Cerebral oedema: pathophysiology
Pathophysiology of cerebral oedema
Two mechanisms are generally used to describe the pathophysiology of cerebral oedema.
The first is due to the breakdown of the tight endothelial junctions which make up the blood brain barrier (BBB). This allows intravascular proteins and fluid that are normally excluded to penetrate into the cerebral parenchymal extracellular space.
Once plasma constituents cross the BBB, the oedema spreads (in a manner that can be quite fast and widespread).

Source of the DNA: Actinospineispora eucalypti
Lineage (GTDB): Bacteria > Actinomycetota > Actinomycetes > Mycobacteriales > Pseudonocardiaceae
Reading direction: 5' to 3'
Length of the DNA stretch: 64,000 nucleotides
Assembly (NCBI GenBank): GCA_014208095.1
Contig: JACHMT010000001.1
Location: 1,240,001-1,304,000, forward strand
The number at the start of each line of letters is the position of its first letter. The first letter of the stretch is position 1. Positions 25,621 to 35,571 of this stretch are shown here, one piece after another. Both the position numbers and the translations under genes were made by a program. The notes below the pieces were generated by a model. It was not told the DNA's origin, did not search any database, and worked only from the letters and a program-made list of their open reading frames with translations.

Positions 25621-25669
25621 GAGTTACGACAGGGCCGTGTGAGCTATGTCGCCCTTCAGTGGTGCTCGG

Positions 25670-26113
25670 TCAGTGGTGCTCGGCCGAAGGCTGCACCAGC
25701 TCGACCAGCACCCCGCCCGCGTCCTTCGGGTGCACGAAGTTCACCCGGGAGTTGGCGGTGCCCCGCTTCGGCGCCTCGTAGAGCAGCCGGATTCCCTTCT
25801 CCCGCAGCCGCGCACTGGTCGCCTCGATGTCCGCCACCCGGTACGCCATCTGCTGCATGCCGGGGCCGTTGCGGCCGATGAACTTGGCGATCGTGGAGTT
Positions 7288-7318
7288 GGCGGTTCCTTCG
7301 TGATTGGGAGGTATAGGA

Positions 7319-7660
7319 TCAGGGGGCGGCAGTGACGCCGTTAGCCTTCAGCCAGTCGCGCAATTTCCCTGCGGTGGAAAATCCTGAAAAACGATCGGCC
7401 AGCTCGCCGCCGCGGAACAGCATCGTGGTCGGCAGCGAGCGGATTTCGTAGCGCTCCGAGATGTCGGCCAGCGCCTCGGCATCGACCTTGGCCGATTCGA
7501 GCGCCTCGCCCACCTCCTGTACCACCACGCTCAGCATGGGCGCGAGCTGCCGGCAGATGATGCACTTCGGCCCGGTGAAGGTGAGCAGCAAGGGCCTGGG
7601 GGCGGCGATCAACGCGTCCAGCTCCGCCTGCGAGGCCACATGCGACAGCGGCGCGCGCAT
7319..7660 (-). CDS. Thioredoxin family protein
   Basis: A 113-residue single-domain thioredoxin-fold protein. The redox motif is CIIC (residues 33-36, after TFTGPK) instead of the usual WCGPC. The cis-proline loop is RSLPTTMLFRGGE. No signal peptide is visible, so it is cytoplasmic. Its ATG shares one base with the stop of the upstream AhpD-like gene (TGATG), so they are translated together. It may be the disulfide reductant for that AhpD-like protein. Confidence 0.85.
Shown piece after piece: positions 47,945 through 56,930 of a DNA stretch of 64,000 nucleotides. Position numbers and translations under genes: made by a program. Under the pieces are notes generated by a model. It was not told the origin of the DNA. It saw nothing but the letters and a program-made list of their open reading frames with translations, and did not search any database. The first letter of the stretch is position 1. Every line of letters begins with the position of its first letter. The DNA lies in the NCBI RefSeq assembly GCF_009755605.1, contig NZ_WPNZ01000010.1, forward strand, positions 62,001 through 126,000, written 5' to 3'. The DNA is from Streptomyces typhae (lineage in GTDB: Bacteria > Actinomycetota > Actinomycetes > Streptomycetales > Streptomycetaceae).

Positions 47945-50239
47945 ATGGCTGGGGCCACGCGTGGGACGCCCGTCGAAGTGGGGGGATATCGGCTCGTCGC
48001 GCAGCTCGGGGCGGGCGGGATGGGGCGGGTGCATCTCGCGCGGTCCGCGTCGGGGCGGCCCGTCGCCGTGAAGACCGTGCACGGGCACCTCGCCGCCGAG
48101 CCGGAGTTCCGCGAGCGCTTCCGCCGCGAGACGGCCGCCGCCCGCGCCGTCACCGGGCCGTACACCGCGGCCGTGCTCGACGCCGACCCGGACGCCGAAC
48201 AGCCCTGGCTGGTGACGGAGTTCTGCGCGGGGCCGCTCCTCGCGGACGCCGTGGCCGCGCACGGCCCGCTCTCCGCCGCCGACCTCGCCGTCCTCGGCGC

The second mechanism results from the swelling of glia, neurons, and/or endothelial cells. Edema begins within minutes of an insult and is most likely due to the release of toxic factors from neutrophils and/or bacteria.
Which of the following would be most useful in a patient with cerebral oedema?
Extra info: Mannitol is the only diuretic indicated for cerebral oedema.